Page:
Nothing could have prepared the colonists for such conditions. It seems likely that they were desperate to leave and find a better situation. But researcher Dennis Blanton has argued that while a drought contributed to the colonists’ end, it was not the sole cause of their disappearance. 

One of the Dare Stones. Photo: Brenau University


The Dare stones: Hoax or Clue?

Probably the most controversial evidence has been the Dare Stones. During the Great Depression, a tourist named Louis E. Hammond delivered a 9.5kg stone to Emory University that he supposedly found in the Chowan River. It bore a chiseled message on it, describing “misarie and warre”.

The stone mentions illness and murder by the natives. It is signed EWD, as in Eleanor White Dare. However, the use of initials is too modern a practice, according to linguists. Scientists almost discredited the find but they have held off because of the stone’s significant weathering.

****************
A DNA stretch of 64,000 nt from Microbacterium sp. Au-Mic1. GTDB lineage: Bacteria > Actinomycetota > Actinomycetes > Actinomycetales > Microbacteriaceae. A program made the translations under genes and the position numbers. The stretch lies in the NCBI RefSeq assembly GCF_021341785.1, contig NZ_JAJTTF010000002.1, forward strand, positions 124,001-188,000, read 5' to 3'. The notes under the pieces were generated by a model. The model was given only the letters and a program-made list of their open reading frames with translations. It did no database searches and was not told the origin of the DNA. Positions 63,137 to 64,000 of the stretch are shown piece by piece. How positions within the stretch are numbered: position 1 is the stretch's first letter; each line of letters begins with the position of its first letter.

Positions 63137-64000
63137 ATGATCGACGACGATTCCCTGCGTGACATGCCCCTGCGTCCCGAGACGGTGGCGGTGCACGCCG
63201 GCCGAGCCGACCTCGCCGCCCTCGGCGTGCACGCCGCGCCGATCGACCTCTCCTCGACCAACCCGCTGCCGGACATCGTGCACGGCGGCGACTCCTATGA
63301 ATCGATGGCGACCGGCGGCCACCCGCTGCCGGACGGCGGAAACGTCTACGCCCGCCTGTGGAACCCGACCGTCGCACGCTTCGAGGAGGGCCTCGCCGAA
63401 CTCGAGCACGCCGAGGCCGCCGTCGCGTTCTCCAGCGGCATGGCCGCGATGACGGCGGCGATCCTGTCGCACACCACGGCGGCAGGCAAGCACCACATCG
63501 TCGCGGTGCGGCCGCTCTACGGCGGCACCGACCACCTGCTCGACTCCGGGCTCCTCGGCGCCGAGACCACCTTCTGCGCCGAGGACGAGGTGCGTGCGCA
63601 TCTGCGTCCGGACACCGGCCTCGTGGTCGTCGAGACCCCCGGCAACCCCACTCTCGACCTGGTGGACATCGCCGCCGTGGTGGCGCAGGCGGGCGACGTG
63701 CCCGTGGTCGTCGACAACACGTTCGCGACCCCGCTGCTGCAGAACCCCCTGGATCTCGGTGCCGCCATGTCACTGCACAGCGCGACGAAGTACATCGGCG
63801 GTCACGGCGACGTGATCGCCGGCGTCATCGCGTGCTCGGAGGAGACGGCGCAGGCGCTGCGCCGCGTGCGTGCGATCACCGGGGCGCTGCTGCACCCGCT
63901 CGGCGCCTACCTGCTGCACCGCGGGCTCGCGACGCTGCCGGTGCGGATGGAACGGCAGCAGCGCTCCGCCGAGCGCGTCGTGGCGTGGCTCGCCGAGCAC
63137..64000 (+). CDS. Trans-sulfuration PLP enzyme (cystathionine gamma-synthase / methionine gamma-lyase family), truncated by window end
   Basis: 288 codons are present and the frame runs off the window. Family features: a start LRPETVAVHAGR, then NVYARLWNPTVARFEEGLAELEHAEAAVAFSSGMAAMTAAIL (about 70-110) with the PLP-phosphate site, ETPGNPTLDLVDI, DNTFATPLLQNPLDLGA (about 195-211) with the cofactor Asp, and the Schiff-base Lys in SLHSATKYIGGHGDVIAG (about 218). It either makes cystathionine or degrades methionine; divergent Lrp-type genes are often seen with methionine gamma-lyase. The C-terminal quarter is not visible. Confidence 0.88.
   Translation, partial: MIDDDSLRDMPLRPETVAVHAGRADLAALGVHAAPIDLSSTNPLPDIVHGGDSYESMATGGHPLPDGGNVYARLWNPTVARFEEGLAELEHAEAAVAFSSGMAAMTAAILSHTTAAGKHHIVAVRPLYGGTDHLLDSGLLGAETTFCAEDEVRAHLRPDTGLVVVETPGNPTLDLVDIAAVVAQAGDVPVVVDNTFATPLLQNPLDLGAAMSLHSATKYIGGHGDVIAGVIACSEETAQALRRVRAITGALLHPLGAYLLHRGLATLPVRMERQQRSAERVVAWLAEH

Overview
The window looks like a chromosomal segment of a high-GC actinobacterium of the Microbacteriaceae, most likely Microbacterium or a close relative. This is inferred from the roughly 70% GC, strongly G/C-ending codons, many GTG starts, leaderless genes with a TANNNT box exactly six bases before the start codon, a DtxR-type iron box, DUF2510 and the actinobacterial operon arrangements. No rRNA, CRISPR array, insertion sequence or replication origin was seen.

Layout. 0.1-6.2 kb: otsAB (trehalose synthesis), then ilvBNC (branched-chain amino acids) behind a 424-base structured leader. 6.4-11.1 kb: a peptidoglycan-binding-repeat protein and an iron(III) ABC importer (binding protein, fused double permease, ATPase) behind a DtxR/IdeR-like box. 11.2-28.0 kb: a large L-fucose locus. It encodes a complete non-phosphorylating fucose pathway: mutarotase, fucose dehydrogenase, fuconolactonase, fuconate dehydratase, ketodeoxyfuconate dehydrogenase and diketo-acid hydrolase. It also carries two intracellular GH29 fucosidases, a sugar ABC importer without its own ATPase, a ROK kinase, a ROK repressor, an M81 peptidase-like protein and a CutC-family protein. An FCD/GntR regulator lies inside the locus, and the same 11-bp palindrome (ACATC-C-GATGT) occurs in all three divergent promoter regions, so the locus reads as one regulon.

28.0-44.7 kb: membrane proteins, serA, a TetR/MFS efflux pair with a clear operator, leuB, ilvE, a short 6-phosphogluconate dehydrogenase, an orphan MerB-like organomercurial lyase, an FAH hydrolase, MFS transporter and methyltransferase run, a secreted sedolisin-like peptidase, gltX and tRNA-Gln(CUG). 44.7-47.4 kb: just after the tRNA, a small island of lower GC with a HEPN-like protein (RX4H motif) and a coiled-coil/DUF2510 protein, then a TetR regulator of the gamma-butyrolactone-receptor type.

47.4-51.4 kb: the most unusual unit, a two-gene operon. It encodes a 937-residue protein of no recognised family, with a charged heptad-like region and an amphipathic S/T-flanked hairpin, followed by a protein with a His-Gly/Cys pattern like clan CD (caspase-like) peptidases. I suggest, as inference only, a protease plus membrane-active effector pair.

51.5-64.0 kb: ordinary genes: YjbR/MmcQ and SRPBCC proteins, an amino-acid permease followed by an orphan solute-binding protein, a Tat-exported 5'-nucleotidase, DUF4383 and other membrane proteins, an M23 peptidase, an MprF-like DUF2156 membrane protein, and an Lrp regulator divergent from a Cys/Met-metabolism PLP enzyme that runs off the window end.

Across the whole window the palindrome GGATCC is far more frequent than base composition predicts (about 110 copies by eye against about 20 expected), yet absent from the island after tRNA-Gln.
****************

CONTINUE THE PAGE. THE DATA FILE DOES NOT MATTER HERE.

Some scholars believe that this stone and the 47 more that turned up shortly after are genuine. A man named Bill Eberhardt brought these other stones forward, creating a frenzy. Had the mystery been solved at least?

The 47 stones turned out to be forgeries. The first stone itself remains in academic limbo, neither accepted nor rejected. It is in the care of Brenau University.

Supernatural theories

You can’t have a mystery without something spooky. The disappearance of the colonists has been linked to evil spirits, witches, and monsters. The Croatoans believed that a reptilian devil lurked in the woods of North Carolina, looking to possess people. It made people jealous, paranoid, and violent. The indigenous people also believed in witches and black magic. 

Sally Southall Cotten wrote a poem in 1901 that spoke of what supposedly befell Virginia Dare. Cotten surmised that a tribe adopted the girl and she was later engaged to a desirable chieftain. Unfortunately, a jealous witch turned her into a white doe to stop their marriage. Poor Virginia has roamed the woods ever since.

And, of course, aliens must make an appearance. Some believe that the colonists were abducted and taken to another dimension. Or is it another planet?

While it is certain that the colonists packed up and left Roanoke Island, no evidence suggests what happened after their mini-migration to the interior. It remains unclear whether they stuck together, if families went their separate ways, if they chose to live with the indigenous people, or if they were just massacred. The biggest questions of all remain.